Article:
Monday, September 19, 2011

Washington Social Diary

Tareq and Michaele Salahi interviewed by Carol Joynt on "The Q&A Cafe" program.
A WEEK OF SAD, ABSURD, INTERESTING AND MORE SAD
by Carol Joynt

It’s been a challenge to figure out where to begin this column because it covers a week that has been almost too diverse. It began with sadness, then moved on to absurd and silly, then refreshing and diverting with a sudden trip to New York, along the way a couple of good parties, and then back to Washington and more sadness.

Howard Stern, explaining why he sampled some reality TV at the beginning of the week, said he needed “something stupid” after the somber and moving television marathon that marked the 10th anniversary of the 9.11 terrorist attacks. All Howard needed to do was look to Washington, and for a change not Capitol Hill or the White House. What we offered instead was a return of the Salahis, Michaele and Tareq, the so-called “White House gatecrashers,” and stars of the ill-fated reality show Real Housewives of Washington, DC. Pop culture commentator Tony Kornheiser called them, “the gift that keeps on giving.” True that.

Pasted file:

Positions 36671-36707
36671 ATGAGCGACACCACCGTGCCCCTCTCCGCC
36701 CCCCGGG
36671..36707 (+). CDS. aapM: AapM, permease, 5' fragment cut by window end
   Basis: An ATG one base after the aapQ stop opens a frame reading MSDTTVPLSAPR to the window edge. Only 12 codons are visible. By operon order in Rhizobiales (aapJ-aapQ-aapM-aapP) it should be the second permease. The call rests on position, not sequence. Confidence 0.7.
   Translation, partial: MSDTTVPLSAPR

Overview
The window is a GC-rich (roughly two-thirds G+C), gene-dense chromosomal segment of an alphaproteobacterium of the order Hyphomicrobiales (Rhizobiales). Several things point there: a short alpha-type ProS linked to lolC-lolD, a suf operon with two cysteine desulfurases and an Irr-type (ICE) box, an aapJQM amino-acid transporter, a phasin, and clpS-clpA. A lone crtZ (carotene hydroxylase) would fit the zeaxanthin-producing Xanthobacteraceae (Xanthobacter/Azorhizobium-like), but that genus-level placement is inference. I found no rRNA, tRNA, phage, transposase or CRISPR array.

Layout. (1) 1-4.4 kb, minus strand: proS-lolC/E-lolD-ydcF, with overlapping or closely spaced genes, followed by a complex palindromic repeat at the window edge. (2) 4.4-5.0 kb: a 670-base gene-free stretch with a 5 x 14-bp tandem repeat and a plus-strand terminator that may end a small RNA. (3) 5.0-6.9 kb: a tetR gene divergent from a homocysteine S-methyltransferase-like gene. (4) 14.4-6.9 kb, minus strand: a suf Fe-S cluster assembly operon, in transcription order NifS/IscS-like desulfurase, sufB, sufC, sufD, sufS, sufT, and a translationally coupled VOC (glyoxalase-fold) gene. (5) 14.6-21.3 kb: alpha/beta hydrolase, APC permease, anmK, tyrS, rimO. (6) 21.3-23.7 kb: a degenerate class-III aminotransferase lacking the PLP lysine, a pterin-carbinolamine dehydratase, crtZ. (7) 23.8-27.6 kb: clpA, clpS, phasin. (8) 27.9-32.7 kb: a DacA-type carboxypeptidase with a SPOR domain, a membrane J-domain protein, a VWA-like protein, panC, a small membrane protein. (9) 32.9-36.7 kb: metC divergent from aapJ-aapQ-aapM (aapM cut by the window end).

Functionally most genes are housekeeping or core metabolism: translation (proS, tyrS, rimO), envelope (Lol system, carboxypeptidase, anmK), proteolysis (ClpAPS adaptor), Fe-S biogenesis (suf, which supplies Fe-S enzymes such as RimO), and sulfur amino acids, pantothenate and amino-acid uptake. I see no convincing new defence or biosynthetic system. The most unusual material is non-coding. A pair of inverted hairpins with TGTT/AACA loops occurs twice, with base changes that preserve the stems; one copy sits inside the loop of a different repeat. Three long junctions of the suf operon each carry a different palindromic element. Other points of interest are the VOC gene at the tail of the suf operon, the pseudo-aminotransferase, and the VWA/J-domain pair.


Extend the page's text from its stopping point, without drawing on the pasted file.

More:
Michaele and Tareq Salahi in happier times. Michaele and Tareq Salahi at the Ritz-Carlton Georgetown hotel after their Q&A Cafe interview.
The media scrum that surrounded the Salahis after their Q&A Cafe interview.
You had to be on Mars to miss the news – and maybe it even got to Mars – but Tareq reportedly called TMZ and the FBI (because that is the logical order of things) to alert them that his wife may have been “kidnapped.” At the same time Michaele called authorities to assure them she was fine. The truth was she’d bolted. According to all kinds of sources, including a publicist for the band, she’d run off to Memphis to be with her musician lover, guitarist Neal Schon of the 80's rock band Journey. Tareq in turn made another logical move – he went out on the town with Michael Lohan, Lindsay’s dad and a reality TV veteran, having appeared in the last season of “Celeberity Rehab.”